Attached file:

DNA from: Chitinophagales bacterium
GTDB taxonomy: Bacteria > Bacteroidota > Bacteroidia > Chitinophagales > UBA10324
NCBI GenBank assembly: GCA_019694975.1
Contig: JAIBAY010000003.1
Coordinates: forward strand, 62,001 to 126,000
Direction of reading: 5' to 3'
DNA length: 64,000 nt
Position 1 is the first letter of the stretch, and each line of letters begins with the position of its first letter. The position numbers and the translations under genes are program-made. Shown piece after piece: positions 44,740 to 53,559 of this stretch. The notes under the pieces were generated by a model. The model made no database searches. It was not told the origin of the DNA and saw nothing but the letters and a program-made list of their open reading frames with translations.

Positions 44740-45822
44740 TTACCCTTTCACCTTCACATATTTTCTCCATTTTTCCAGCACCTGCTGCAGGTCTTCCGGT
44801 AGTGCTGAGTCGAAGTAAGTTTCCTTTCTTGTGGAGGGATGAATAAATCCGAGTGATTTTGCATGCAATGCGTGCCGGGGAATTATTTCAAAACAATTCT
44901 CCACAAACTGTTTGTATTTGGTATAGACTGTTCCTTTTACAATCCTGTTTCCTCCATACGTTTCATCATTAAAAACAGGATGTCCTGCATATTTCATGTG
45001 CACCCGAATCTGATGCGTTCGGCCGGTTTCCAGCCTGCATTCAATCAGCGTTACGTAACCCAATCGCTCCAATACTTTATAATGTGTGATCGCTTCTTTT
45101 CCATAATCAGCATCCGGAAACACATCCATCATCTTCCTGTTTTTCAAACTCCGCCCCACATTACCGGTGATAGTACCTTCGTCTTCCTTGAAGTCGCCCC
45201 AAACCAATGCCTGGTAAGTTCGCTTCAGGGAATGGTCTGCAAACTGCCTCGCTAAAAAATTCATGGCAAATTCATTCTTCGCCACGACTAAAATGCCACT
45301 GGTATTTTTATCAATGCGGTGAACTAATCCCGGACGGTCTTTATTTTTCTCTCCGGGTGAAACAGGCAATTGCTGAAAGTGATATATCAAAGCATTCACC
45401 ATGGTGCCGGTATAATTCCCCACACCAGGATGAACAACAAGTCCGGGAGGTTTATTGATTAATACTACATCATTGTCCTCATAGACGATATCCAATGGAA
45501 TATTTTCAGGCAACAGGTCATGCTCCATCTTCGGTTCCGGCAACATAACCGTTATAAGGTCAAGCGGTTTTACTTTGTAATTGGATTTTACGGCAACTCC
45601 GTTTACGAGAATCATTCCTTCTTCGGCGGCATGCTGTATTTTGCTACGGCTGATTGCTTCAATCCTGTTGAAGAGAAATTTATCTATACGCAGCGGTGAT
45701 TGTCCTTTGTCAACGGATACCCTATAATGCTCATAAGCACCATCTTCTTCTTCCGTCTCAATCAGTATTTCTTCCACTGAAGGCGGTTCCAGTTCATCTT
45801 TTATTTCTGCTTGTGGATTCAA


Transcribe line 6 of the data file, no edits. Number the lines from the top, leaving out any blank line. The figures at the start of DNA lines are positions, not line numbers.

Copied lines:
Direction of reading: 5' to 3'